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  1. #1
    5 Star Lounger Vincenzo's Avatar
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    Word 2007 formatting issues

    I have some Word documents that I created that are regularly modified by another user, then they come back to me for editing. I repeatedly find myself having problems with the formatting, specifically getting lines that are indented to line up with each other vertically.

    It just seems like Word decides somewhat randomly that a tab on one line does not put the cursor at the same place as a tab on the previous line. Then I find myself trying to line up the first characters on the lines by using the spacebar. Sometimes even that will not be quite right, and I end up just going back to the end of the previous line, hitting the Enter key to make a new line, and re-typing the information. This happens in normal paragraphs, and even more so in tables that are in the document.

    Is there a way to prevent this from happening, either in the way I create the documents, or in the way I edit them? I am working in Word 2007 and Word 2010. The person who modifies the documents uses Word 2003. When I created this particular contract, I may have used Word 2003.

    Thanks
    Last edited by Vincenzo; 2011-03-01 at 14:17.

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    Toggle on the showall button so that you can see all the non-printing characters. Find a couple of messed up tabbed lines and make sure that there are no spaces inserted anywhere around the tab. Then where you have a misaligned tab, check the tab formatting dialog to see what the tab setting is. Compare this to the misaligned line and see if the tab setting is different. They should - of course - be identical.

  3. #3
    5 Star Lounger Vincenzo's Avatar
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    OK, I'll look into that.

    How do I access the tab formatting dialog that you referred to?

    Thanks

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    To add on to the good advice that Terry has already given:

    Make sure you've got non-printing characters showing, and also make sure the ruler is visible. That way as you move from one paragraph to the one above or below it, you can look up in the ruler and see where the tab location is - it sounds like the tabs are set in different places, in different paragraphs in your document - viewing that in the ruler should make it visible.

    The Tabs dialog is harder to get to in Word 2007 than in prior versions - it's effectively been hidden. One way to gain access to it is to customize the Quick Access Toolbar (QAT) and add the Tabs dialog there.

    One more important note: it sounds like these documents are not taking full advantage of styles, and instead, things like tab settings are being adjusted on a paragraph-by-paragraph basis. This is a situation where consistent use of styles would likely eliminate the problems you're seeing - for example, set up a 'Body Text' style with a specific tab setting - then when you apply the Body Text style to multiple paragraphs, the tabs will be set in the same place for all of them. Similarly for styles you can use in tables - this can help standardize the location of the tabs.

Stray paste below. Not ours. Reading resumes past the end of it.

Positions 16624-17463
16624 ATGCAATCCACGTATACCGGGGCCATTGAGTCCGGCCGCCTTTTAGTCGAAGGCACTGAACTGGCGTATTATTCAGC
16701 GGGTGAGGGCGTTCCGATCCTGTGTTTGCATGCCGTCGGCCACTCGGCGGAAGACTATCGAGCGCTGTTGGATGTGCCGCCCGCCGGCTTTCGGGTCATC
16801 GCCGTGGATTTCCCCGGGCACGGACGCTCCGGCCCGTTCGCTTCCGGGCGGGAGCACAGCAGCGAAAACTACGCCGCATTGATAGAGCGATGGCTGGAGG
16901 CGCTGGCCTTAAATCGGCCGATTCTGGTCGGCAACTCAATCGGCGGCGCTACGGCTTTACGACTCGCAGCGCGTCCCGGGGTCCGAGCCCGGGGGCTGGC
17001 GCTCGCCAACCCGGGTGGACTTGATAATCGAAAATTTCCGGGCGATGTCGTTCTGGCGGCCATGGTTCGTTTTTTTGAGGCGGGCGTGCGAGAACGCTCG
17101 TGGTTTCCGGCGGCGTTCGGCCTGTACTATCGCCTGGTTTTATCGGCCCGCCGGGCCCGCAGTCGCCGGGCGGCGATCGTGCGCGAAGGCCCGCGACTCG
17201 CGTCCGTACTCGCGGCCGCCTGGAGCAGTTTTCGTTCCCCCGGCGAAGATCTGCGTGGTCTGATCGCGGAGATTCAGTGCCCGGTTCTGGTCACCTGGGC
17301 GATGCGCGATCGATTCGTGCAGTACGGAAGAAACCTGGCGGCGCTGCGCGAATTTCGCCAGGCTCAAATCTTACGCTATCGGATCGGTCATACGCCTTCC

Gary

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    Vincenzo (2011-03-05)

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    The ShowAll command that displays the non-printing characters is the tool on the Home ribbon that looks like a backwards P (it's called a pilcrow). I recommend that you add it to the QAT as it is something that you will find useful to be able to toggle quickly without having to return to the Home ribbon all the time.

    And as Gary says, add the TAB... tool to the QAT as well: for some reason the developers don't seem to use tabs so they have made it hard to access. You can set up Tabs using the Ruler, but it takes some practise. You can also move tabs using the ruler and if you double-click the lower half of the ruler, it directly opens the TAB dialog. However, this latter function may seem like a quick way to access the TAB dialog until you note that it adds a tabs where you double-clicked - a sort of self-defeating shortcut!

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  8. #6
    5 Star Lounger Vincenzo's Avatar
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    Thanks to both of you for the ideas.

    I've been going through this document using the techniques above, I am finding some inconsistencies, so this is looking like it will work.


    Quote Originally Posted by Gary Frieder View Post
    This is a situation where consistent use of styles would likely eliminate the problems you're seeing - for example, set up a 'Body Text' style with a specific tab setting -
    Gary
    How do I do this when I have some text or a table already set up and I'd like to create a style based on it? Do I need to specify that the style will be a paragraph style?

    Thanks

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    For an existing paragraph style like Body Text, put the cursor in the pararaph with the settings you want and, in the Styles pane, click the arrow to the right of the style name and then Update [stye name] to match selection. For a new style, again, with the cursor in a paragraph with the settings you want, open the styles gallery and click "Save selection as a new quick style" or open the styles pane and click the New Style icon.